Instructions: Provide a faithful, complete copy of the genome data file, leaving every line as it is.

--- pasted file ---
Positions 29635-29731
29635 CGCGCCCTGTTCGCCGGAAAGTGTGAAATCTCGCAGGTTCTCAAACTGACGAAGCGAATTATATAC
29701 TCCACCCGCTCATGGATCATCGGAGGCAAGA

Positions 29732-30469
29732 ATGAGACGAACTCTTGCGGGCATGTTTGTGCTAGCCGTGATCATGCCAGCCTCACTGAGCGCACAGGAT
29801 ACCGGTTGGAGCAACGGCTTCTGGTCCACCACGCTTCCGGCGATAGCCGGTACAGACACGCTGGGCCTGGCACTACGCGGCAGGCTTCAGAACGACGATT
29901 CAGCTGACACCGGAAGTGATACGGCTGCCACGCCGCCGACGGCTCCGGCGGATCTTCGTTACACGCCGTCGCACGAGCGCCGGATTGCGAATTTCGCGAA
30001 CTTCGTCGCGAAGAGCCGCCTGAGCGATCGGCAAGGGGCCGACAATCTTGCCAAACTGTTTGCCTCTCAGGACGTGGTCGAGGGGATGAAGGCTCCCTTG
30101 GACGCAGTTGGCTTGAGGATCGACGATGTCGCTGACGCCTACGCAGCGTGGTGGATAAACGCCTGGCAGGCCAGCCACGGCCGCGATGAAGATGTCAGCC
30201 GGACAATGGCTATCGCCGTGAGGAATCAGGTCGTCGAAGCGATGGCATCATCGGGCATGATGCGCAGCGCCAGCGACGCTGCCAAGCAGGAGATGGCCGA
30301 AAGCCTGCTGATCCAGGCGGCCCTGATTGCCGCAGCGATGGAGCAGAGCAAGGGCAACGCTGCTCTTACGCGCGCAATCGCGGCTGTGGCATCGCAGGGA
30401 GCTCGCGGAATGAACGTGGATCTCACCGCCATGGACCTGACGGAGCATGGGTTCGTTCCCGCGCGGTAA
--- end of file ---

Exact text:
Positions 29635-29731
29635 CGCGCCCTGTTCGCCGGAAAGTGTGAAATCTCGCAGGTTCTCAAACTGACGAAGCGAATTATATAC
29701 TCCACCCGCTCATGGATCATCGGAGGCAAGA

Positions 29732-30469
29732 ATGAGACGAACTCTTGCGGGCATGTTTGTGCTAGCCGTGATCATGCCAGCCTCACTGAGCGCACAGGAT
29801 ACCGGTTGGAGCAACGGCTTCTGGTCCACCACGCTTCCGGCGATAGCCGGTACAGACACGCTGGGCCTGGCACTACGCGGCAGGCTTCAGAACGACGATT
29901 CAGCTGACACCGGAAGTGATACGGCTGCCACGCCGCCGACGGCTCCGGCGGATCTTCGTTACACGCCGTCGCACGAGCGCCGGATTGCGAATTTCGCGAA
30001 CTTCGTCGCGAAGAGCCGCCTGAGCGATCGGCAAGGGGCCGACAATCTTGCCAAACTGTTTGCCTCTCAGGACGTGGTCGAGGGGATGAAGGCTCCCTTG
30101 GACGCAGTTGGCTTGAGGATCGACGATGTCGCTGACGCCTACGCAGCGTGGTGGATAAACGCCTGGCAGGCCAGCCACGGCCGCGATGAAGATGTCAGCC
30201 GGACAATGGCTATCGCCGTGAGGAATCAGGTCGTCGAAGCGATGGCATCATCGGGCATGATGCGCAGCGCCAGCGACGCTGCCAAGCAGGAGATGGCCGA
30301 AAGCCTGCTGATCCAGGCGGCCCTGATTGCCGCAGCGATGGAGCAGAGCAAGGGCAACGCTGCTCTTACGCGCGCAATCGCGGCTGTGGCATCGCAGGGA
30401 GCTCGCGGAATGAACGTGGATCTCACCGCCATGGACCTGACGGAGCATGGGTTCGTTCCCGCGCGGTAA